The Assumption: “Surely I won’t have to address cleavage and butt cracks on a worship team!”
As a worship leader, you probably dread confronting dress code issues. So, you sit back and think to yourself, “Surely I won’t have to address cleavage and butt cracks on a worship team!”
Well, if it hasn’t happened to you already, I can almost guarantee it will.
That dreaded day approached during my second year as a full-time worship leader. It was Sunday morning and pre-service rehearsal was in full swing with a member of our worship team members running late.
So here I am, on stage, when the latecomer walks in the door with a skirt shorter than mid-thigh along with a revealing blouse (if you know what I mean). I am pretty sure that my jaw hit the floor out of pure shock, and my mind began racing, trying to find a solution to this unexpected problem.
Considering I had neglected the issue, I chose not to address it until the following Thursday rehearsal. So, if this has not happened to you yet, let me share four dress code guidelines to help keep your team in the safe-zone.
This one does not take much explaining, but it is absolutely necessary to verbalize to your team. So be plain: ‘We don’t want to see cleavage, and we don’t want to see your butt crack.’
Truth is, we live in the day of low-cut blouses and low-rise jeans. There is no excuse for cleavage, as you can still be ‘in-style’ without showing all of that. But when it comes to low-rise jeans, the best solution is to wear an undershirt and tuck it in. That way if the opportunity ever arises for your butt crack to shine, it is nicely covered.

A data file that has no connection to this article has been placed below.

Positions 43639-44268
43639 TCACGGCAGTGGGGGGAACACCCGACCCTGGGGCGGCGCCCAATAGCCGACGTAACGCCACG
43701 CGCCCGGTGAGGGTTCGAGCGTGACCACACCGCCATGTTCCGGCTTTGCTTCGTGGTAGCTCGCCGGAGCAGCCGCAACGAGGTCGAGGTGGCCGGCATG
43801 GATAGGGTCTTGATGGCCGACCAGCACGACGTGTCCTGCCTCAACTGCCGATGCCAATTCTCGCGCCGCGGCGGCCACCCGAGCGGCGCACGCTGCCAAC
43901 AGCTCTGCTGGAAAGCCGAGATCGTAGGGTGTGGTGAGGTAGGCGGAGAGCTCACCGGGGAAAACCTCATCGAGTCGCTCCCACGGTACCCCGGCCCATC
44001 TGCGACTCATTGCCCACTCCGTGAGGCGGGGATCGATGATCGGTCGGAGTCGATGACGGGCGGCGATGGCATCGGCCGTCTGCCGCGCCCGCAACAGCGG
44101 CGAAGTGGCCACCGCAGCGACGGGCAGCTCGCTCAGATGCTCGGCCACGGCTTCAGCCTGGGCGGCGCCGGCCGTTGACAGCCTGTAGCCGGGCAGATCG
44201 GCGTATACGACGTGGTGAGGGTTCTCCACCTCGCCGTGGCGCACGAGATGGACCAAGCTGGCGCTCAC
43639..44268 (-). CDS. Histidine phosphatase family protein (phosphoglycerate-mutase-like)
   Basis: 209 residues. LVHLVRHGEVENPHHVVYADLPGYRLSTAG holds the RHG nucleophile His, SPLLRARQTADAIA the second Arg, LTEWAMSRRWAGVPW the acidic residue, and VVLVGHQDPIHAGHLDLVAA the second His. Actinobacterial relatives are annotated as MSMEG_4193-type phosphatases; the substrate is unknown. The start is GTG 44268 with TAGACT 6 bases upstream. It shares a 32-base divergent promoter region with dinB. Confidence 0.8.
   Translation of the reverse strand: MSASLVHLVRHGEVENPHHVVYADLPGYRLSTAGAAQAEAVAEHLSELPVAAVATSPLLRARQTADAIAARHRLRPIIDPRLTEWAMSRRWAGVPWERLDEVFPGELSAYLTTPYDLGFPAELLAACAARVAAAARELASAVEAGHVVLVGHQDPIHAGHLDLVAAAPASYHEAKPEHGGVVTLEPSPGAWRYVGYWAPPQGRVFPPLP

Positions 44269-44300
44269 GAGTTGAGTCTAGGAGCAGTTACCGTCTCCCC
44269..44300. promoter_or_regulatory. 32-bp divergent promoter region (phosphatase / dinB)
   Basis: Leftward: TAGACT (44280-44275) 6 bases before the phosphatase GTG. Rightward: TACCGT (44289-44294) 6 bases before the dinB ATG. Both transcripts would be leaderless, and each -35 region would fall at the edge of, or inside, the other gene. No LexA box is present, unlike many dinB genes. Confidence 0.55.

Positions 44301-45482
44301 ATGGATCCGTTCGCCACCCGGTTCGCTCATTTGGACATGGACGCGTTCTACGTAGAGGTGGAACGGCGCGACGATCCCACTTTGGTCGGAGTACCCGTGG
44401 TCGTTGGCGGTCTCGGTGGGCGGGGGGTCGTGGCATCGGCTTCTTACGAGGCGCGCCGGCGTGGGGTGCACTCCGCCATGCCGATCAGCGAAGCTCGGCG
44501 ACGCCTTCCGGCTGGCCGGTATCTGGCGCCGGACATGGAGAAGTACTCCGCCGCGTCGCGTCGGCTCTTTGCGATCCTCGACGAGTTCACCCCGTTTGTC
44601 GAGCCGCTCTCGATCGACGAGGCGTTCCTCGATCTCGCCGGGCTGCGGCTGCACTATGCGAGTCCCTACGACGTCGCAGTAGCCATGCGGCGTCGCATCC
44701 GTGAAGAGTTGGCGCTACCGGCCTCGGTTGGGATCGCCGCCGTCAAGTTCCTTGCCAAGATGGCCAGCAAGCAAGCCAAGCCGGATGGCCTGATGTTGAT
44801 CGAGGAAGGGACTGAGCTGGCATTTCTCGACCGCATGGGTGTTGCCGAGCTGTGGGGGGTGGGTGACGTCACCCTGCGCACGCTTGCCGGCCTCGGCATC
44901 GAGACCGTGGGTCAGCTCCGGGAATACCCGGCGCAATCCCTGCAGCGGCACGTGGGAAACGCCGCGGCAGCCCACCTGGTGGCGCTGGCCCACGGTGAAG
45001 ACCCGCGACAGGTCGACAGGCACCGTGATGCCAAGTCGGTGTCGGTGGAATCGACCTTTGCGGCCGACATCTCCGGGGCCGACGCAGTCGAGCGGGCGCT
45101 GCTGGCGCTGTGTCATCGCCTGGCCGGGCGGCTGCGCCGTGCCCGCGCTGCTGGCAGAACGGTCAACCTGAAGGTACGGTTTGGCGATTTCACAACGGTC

Skirts, shorts and dresses should be knee-length or longer. The last thing you want to provide is a front row seat to the ‘Under-Skirt Show’. This may keep someone coming back, but I hope that you would not use this as a marketing technique for your church.
You know what they say, ‘first impressions count’ - and I couldn’t agree more.
Lets face it, those who dress like they are stuck in the 90’s are automatically written off as old-fashioned and disconnected. So before you even sing the first song, the young crowd has already unplugged because they feel like they can’t relate.
Change is good, but hard. Maybe someone on your team is having a hard time transitioning their clothing style into something a little more ‘relevant’. My advice - be kind, but be honest. Explain to them the importance of first impressions and encourage them to develop a vision for the younger generation.
Now, I am not saying that 40 year olds should dress like teenagers. Dress appropriate for your age while staying relevant, it will help the older generation connect with the younger generation.
I sure have been around some stiff leaders, and I am sure you have too. Leaders like that extinguish the fire of everyone around them while creating an atmosphere of apathy and resentment.
By all means, have some guidelines for your dress code, but leave room for your musicians and vocalists to express their creativity through the way they dress. I have heard this many times, “Musicians are their own special breed”, and that is oh so true. One sure way to kill their not-so-normal joy is to tack them down with a rule book.
Here's another great post on worship team dress code on the Seeds blog: Worship Team Dress Code